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CLEVELAND -- It's a big change that could bring new business to the Port of Cleveland and save manufacturers time and money.

Container cargo service from the Port direct to Europe could start this spring.

Right now the Port handles cargo like bulk commodities and steel that are not shipped in special containers.

Northeast Ohio companies that ship their products in cargo containers must ship goods by truck to an East Coast port and load the cargo there on ships bound for Europe.

Wednesday theportof Clevelandwill announce a deal with global Dutch shipping firm, Spliethoff, to provide direct container service from Cleveland through the St. Lawrence Seaway to Europe. Ships would likely depart biweekly or monthly, depending on demand.

The company would provide containers and ships with no capital investment from the Port.

Port C-E-O Will Frieman believes the move could recapture ten percent of Ohio manufacturers' cargo to Europe, pitching the service as faster, cheaper and greener.

"We're trying to get a reasonable piece of the market, especially companies closer to Cleveland...If we could get ten percent of Ohio's trade with Europe, that's enough to fill a ship or two and that's our goal," he said.

Tom Gierszal works for Columbus Shipping and Trading, a firm that links companies and shipping lines.

"It's economical to shippers. It benefits them if there is less handling of cargo, less chance for damage, less chance of getting lost in the logistics or railroads. Delays can be avoided by direct shipping from Cleveland to Europe, so it can work." he predicts.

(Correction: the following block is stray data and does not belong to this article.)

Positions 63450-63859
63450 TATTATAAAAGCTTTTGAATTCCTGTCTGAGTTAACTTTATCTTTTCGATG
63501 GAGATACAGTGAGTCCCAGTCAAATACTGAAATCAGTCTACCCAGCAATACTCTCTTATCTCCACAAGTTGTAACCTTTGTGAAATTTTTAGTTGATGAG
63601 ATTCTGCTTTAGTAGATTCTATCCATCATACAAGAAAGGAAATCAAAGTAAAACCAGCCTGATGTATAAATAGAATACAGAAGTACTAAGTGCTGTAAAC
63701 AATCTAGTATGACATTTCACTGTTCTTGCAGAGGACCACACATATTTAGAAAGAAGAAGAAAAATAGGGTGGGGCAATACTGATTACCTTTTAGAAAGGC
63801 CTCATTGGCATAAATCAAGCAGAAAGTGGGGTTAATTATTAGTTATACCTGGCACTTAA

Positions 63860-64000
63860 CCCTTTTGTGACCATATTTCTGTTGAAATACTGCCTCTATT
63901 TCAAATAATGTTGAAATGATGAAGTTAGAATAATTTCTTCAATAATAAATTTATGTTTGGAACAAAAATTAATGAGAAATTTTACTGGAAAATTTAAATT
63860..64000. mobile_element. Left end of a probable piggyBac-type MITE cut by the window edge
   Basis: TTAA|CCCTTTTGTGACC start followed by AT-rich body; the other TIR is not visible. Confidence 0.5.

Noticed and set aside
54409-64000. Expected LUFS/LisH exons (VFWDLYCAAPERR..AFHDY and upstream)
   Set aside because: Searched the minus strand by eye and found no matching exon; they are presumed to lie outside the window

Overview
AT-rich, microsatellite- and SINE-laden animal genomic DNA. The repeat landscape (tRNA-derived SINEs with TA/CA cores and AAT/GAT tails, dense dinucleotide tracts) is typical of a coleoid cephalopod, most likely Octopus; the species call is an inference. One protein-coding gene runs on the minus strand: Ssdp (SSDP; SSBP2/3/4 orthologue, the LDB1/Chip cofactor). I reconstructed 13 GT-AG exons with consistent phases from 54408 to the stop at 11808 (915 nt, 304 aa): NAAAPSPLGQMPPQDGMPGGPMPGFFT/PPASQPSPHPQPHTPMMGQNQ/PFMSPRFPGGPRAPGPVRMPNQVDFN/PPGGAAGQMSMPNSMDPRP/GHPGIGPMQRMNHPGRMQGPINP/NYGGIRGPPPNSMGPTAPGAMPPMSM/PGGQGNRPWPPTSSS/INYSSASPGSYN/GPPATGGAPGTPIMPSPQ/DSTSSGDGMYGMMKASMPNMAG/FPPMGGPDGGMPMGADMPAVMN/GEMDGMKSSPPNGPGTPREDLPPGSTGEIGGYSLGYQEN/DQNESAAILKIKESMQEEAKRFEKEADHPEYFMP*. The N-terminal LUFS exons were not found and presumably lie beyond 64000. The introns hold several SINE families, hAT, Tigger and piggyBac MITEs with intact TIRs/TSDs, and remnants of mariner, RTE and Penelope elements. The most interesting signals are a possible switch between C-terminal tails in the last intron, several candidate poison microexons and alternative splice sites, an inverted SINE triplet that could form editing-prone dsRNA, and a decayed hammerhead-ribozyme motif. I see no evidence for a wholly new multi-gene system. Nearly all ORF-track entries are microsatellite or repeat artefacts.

But in the next breath Gierszal recalls, Cleveland had direct service to Europe decades ago. Bigger ships and ports stole that business away.

"The big players in the Great Lakes have looked at it and they're not sure it can happen profitless, so for another vendor to come in and think they can create a better wheel, we'll see," he said.

The announcement comes weeks before a vote on renewing the Port's levy.

But Port C-E-O Will Friedman believes the initiative should and could continue regardless of the levy outcome.

Longshoremen are hopeful the move could provide more work.

Veteran cargo worker Kendall Irving said, "If it gets more work , beautiful man, work is what we need."

His colleague Julius Alson added,"People need to work and if goes like you say...it'll be good for Northeast Ohio."

Wednesday's announcement will bring former Congresswoman Betty Sutton back to the area.

She's taking part as Administrator of Development for the St. Lawrence Seaway governing group.

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